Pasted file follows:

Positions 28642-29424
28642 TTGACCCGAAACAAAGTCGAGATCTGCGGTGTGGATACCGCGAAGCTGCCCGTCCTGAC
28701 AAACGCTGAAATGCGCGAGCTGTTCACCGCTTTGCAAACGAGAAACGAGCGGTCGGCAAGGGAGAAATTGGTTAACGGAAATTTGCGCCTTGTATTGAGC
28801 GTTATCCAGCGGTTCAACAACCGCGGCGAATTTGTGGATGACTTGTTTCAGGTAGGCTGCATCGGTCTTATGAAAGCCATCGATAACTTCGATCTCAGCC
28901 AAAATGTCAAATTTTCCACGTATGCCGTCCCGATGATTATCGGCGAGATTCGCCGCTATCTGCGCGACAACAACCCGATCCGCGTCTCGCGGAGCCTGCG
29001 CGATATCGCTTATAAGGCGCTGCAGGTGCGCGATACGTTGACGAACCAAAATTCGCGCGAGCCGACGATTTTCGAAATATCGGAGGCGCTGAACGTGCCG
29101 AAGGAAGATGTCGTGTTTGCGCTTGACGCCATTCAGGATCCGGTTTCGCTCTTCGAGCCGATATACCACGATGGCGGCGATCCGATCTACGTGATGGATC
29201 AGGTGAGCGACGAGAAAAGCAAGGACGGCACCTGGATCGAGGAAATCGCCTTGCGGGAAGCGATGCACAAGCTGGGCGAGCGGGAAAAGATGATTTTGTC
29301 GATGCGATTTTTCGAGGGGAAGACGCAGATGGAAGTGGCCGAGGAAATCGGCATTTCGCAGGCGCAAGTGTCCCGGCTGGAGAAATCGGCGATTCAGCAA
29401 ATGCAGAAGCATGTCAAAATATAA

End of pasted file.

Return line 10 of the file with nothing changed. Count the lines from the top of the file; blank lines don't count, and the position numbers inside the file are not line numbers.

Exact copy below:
29401 ATGCAGAAGCATGTCAAAATATAA